CAPE D - The U.S. Coast Guard at Cape Disappointment remembered a 1961 accident that claimed five crew members' lives and destroyed a rare 52-foot motor lifeboat at a Jan. 12 memorial service, which included a 21-gun salute and wreath-laying ceremony at the tragedy's site, the Columbia River bar.
Coast Guard members reached the treacherous area on the motor lifeboat Triumph II, based at Station Cape Disappointment in Ilwaco, which inherited its name from the vessel lost 47 years ago. During its service life, the Triumph I was based at a former Coast Guard station at Point Adams in Oregon. But on Jan. 12, 1961, it embarked on its final search and rescue mission.
The crab boat Mermaid had lost its rudder and was foundering in the breakers off Peacock Spit.
Of four boats sent to help, a 40-foot lifeboat from Cape Disappointment was the first to sink, overcome by a monster wave. A 36-foot lifeboat scooped up the 40-footer's crew and took them to the now-retired Columbia Lightship, but their rescuers' boat sank soon after.
Meanwhile, the remaining two boats attempted to hook towlines to the struggling 38-foot crabber. As the Triumph took a turn, a rogue wave slammed into it, capsizing the 52-foot motor lifeboat. While the last lifeboat came close to success, another large breaker hit, snapping the tow line and capsizing the Mermaid.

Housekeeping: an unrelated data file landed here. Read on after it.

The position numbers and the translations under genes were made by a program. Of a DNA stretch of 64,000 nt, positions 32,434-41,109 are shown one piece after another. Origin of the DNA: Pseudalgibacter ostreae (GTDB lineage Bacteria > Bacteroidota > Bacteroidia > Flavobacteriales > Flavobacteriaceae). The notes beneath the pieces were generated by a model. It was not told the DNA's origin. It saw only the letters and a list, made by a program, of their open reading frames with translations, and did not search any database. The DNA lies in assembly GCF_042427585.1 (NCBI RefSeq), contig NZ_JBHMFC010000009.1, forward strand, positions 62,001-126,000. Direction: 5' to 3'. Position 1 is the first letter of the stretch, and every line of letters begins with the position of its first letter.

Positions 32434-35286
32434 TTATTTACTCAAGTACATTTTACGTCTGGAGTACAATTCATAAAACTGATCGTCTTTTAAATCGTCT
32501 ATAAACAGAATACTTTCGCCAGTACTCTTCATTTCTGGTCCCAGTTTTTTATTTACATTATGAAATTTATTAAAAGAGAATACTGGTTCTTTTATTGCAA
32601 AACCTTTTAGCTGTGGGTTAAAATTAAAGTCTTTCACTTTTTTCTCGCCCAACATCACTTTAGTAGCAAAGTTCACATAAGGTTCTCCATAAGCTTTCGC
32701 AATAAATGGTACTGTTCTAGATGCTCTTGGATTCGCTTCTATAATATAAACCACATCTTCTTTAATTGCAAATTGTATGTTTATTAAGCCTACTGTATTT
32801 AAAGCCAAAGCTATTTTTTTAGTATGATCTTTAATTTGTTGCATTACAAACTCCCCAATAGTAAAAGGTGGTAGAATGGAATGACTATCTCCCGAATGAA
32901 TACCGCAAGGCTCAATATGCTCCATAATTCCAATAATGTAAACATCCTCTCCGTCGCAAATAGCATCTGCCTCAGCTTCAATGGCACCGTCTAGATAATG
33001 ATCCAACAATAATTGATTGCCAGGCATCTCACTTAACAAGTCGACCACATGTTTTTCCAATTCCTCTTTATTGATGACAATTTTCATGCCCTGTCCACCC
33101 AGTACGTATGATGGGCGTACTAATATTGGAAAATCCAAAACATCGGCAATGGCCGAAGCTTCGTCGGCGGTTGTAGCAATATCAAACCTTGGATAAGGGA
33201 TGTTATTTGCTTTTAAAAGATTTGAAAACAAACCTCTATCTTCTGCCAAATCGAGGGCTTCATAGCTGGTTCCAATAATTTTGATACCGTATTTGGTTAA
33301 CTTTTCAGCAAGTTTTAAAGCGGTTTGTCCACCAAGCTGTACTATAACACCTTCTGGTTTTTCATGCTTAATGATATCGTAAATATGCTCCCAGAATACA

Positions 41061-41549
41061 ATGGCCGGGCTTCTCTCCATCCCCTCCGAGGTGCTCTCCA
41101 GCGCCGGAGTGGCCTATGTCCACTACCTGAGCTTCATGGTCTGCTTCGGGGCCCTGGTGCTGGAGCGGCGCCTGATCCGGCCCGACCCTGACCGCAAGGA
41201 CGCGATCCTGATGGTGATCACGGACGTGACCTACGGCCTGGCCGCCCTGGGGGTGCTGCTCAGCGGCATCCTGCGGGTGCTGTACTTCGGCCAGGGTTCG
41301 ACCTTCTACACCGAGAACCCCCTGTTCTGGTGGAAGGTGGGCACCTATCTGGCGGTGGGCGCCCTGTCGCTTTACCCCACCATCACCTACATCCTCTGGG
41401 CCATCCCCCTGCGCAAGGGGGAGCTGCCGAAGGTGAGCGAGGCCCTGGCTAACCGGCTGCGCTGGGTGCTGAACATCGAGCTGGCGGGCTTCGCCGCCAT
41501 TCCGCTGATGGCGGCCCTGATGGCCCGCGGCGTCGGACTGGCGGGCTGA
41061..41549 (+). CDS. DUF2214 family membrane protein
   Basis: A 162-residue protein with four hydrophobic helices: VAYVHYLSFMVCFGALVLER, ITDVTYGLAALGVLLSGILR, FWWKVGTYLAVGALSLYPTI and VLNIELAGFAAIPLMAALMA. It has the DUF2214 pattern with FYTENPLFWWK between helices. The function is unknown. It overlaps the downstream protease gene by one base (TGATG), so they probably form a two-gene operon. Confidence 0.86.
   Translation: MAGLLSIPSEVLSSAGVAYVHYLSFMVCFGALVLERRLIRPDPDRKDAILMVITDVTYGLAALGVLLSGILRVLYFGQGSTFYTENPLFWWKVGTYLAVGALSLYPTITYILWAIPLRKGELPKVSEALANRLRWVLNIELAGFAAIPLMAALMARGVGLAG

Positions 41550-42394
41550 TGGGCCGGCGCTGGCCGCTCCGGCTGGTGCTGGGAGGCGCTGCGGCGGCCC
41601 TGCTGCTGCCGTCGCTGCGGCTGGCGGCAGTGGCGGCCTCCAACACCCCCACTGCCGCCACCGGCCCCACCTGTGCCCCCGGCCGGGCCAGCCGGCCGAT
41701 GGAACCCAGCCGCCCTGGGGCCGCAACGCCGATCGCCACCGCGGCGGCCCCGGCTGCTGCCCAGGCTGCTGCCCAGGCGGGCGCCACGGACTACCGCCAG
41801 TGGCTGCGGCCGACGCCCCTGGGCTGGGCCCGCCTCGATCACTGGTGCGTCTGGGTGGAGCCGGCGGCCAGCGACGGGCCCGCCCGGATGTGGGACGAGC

Five of six rescuers aboard the Triumph drowned, as did the Mermaid's two-person crew, Bert and Stanley Bergman.
The Coast Guardsmen who gave their lives in the line of duty that night were:
? Petty Officer 1st Class John L. Culp
? Petty Officer 2nd Class John S. Hoban
? Seaman Ralph E. Mace
? Petty Officer 3rd Class Joseph E. Petrin
? Seaman Gordon F. Sussex
Engineman Gordon Huggins was the sole survivor of the Triumph. He had been below deck when the boat rolled and was able to get out when it righted itself. He tried to start the engine, sheltered himself beside a deck structure, and was eventually washed overboard. "Within moments, after several big waves crashed over him, he felt sand under his feet and moments later beach searchers found him."